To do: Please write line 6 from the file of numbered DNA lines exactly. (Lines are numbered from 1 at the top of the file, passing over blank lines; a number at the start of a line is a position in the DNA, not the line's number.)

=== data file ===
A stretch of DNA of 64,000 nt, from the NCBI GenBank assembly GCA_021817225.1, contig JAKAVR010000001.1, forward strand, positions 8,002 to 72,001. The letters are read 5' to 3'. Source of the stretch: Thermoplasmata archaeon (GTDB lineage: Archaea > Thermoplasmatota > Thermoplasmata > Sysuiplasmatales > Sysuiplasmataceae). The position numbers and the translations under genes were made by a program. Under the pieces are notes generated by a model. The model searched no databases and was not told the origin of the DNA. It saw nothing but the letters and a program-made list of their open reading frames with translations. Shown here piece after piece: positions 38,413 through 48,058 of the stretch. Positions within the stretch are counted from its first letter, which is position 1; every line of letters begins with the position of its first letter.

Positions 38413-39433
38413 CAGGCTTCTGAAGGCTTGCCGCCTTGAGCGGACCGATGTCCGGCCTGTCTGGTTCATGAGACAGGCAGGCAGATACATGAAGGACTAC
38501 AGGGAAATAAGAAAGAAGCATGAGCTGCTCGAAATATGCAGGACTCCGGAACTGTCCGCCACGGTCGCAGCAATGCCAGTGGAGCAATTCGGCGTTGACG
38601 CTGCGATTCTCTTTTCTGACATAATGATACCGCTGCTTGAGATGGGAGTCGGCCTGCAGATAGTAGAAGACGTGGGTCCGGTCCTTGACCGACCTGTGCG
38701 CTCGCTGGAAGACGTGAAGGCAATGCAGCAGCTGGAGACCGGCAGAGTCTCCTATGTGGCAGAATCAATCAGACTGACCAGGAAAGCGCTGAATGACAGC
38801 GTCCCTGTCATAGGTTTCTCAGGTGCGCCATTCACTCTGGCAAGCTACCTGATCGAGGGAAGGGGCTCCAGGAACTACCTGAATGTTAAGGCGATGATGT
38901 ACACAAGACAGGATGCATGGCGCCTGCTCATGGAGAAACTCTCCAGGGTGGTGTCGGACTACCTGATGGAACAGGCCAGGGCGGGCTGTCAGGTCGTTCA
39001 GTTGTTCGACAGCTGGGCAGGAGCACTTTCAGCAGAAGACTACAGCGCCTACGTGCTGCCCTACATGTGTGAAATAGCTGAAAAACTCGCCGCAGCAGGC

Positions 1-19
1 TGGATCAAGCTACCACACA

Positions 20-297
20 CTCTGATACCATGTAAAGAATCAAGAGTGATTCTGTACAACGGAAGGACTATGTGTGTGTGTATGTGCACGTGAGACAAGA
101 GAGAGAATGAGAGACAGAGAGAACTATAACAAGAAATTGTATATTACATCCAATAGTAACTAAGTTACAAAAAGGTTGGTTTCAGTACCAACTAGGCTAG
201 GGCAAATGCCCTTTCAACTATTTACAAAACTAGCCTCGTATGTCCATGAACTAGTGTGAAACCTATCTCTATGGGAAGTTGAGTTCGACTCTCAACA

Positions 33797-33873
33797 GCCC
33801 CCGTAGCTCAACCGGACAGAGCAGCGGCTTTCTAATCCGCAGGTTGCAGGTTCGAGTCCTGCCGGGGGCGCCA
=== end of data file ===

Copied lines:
38701 CTCGCTGGAAGACGTGAAGGCAATGCAGCAGCTGGAGACCGGCAGAGTCTCCTATGTGGCAGAATCAATCAGACTGACCAGGAAAGCGCTGAATGACAGC